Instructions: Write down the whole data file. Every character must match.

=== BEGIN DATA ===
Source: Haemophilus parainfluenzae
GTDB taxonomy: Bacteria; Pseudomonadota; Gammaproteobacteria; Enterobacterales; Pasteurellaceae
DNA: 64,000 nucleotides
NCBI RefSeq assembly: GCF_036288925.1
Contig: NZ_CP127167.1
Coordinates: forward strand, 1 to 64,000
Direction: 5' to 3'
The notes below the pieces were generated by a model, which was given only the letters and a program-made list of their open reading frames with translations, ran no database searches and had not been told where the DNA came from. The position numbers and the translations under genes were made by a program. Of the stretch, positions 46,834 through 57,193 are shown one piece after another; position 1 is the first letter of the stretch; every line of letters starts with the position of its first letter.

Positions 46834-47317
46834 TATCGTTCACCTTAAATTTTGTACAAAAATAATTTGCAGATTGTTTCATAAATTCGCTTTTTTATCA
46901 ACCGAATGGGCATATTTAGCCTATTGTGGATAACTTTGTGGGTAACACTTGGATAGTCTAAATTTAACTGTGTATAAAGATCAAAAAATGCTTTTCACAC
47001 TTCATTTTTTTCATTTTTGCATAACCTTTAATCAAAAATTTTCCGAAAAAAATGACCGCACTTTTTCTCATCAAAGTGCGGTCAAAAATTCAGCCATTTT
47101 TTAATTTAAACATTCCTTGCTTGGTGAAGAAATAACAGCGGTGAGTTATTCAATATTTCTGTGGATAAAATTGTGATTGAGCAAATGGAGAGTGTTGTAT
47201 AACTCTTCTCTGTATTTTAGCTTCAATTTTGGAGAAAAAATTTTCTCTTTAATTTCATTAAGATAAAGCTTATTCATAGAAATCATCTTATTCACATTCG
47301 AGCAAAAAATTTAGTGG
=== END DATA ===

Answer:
Source: Haemophilus parainfluenzae
GTDB taxonomy: Bacteria; Pseudomonadota; Gammaproteobacteria; Enterobacterales; Pasteurellaceae
DNA: 64,000 nucleotides
NCBI RefSeq assembly: GCF_036288925.1
Contig: NZ_CP127167.1
Coordinates: forward strand, 1 to 64,000
Direction: 5' to 3'
The notes below the pieces were generated by a model, which was given only the letters and a program-made list of their open reading frames with translations, ran no database searches and had not been told where the DNA came from. The position numbers and the translations under genes were made by a program. Of the stretch, positions 46,834 through 57,193 are shown one piece after another; position 1 is the first letter of the stretch; every line of letters starts with the position of its first letter.

Positions 46834-47317
46834 TATCGTTCACCTTAAATTTTGTACAAAAATAATTTGCAGATTGTTTCATAAATTCGCTTTTTTATCA
46901 ACCGAATGGGCATATTTAGCCTATTGTGGATAACTTTGTGGGTAACACTTGGATAGTCTAAATTTAACTGTGTATAAAGATCAAAAAATGCTTTTCACAC
47001 TTCATTTTTTTCATTTTTGCATAACCTTTAATCAAAAATTTTCCGAAAAAAATGACCGCACTTTTTCTCATCAAAGTGCGGTCAAAAATTCAGCCATTTT
47101 TTAATTTAAACATTCCTTGCTTGGTGAAGAAATAACAGCGGTGAGTTATTCAATATTTCTGTGGATAAAATTGTGATTGAGCAAATGGAGAGTGTTGTAT
47201 AACTCTTCTCTGTATTTTAGCTTCAATTTTGGAGAAAAAATTTTCTCTTTAATTTCATTAAGATAAAGCTTATTCATAGAAATCATCTTATTCACATTCG
47301 AGCAAAAAATTTAGTGG